Zim ponders water exports to dry SADC states

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Kuda Bwititi

Harare – Zimbabwe is considering enhancing its water harvesting mechanisms to export water to other Southern Africa countries, especially considering the growing water crisis in the region.  

Some of the potential destinations for water export could be South Africa and Botswana, which are both experiencing severe water shortages.

 In South Africa, the precious liquid has increasingly become a scarce commodity, as exemplified by the prospect of “Day Zero”, which has been predicted to occur in Cape Town - with the city likely to cut off taps at homes and business, leaving the cosmopolitan settlement without access to water.

 The possibility of water exports was one of the issues Zimbabwe President Emmerson Mnangagwa deliberated with his Botswana counterpart President Ian Khama during his visit to that country this week.

Talks on the matter are expected to continue in the coming months with Botswana said to be willing to assist Zimbabwe to enhance its water harvesting capacity, as part of the arrangement.

 In an interview soon after returning from Botswana, Zimbabwe’s Minister of Foreign Affairs and International Trade, General Sibusiso Moyo, said the country is considering shoring up its dams to export water to its neighbours.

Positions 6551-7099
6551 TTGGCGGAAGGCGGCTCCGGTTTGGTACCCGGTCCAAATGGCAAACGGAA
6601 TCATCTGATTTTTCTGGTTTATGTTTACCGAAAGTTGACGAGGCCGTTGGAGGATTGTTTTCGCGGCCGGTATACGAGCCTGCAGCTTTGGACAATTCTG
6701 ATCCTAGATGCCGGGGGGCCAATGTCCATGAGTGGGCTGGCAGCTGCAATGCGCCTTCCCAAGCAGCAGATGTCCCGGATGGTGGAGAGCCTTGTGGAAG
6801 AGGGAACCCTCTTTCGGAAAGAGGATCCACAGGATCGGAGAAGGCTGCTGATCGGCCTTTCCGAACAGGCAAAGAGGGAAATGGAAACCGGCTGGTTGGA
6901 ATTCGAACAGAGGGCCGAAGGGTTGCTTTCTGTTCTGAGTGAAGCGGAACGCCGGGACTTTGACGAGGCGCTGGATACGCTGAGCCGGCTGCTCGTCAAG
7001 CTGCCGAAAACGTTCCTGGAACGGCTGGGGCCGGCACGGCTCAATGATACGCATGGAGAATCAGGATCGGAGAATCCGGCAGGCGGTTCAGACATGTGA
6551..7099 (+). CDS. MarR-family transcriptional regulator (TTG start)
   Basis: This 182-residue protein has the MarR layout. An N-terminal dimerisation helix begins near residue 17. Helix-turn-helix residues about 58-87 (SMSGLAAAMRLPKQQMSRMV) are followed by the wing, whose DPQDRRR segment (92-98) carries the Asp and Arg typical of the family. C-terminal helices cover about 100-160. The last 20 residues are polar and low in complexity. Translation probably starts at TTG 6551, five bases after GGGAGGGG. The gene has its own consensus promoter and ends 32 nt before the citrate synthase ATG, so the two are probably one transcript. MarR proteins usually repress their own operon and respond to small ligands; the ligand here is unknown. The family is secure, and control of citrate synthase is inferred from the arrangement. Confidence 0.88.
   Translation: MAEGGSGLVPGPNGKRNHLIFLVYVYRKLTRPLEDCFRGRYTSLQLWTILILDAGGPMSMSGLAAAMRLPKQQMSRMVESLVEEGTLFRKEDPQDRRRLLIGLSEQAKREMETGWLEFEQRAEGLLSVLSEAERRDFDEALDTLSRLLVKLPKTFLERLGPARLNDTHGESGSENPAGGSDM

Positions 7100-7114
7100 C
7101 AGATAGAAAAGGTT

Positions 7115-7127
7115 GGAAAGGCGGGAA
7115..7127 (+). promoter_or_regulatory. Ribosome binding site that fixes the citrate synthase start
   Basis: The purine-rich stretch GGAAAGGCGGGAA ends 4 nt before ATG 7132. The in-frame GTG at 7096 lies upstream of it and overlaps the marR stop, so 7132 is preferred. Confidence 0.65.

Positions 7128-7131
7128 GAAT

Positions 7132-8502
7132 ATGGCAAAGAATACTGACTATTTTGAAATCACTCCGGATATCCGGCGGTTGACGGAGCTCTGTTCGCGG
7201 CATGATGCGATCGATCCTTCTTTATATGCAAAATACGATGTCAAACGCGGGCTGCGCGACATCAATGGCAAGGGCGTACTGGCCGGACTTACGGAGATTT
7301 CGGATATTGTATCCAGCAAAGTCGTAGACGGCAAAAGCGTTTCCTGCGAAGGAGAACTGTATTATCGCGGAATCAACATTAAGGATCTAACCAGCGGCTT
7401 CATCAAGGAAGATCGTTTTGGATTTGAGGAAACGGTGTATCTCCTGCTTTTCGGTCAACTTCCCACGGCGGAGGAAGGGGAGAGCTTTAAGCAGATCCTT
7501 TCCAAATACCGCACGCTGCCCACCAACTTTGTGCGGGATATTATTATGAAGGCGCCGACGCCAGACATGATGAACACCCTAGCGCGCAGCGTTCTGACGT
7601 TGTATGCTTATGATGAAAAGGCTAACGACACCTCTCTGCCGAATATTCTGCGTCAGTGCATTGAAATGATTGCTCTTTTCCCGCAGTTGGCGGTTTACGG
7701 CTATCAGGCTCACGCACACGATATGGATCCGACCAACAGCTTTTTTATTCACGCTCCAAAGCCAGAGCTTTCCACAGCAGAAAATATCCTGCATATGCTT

He said in future, water is likely to be scarcer,   the need to plan ahead of time.

“There is the area of water which is very important. We, as Zimbabwe, have what I would call a blue diamond, which is fresh water. Freshwater in the region is going to be scarce and it is now that we need to further consolidate the capacity of our dams so that we have the capacity to export water.”

 Minister Moyo said Botswana and South Africa are the immediate targets for water exports from Zimbabwe.

 “After we meet our requirements, we can export to countries such as Botswana and South Africa, who need this water.”

 According to Zimbabwe’s Ministry of Environment, Water and Climate, the net capacity of the country’s national dams is around eight billion cubic metres.

 Currently, dam levels in the country are averaging around 50 percent but there is potential to reach full dam capacity.

 Furthermore, Zimbabwe’s largest inland water body, Tokwe Murkosi has the capacity to hold more than 1.8 billion cubic metres of water but currently, it holds around 200 million cubic metres.

 If “Zero Day” takes effect in Cape Town, residents will have to go to collection points for rationed water of 25 litres for their daily needs such as bathing, drinking, flushing toilets and washing hands.

Experts have also warned that water shortage is one of the issues that could reverse Botswana’s economic growth.

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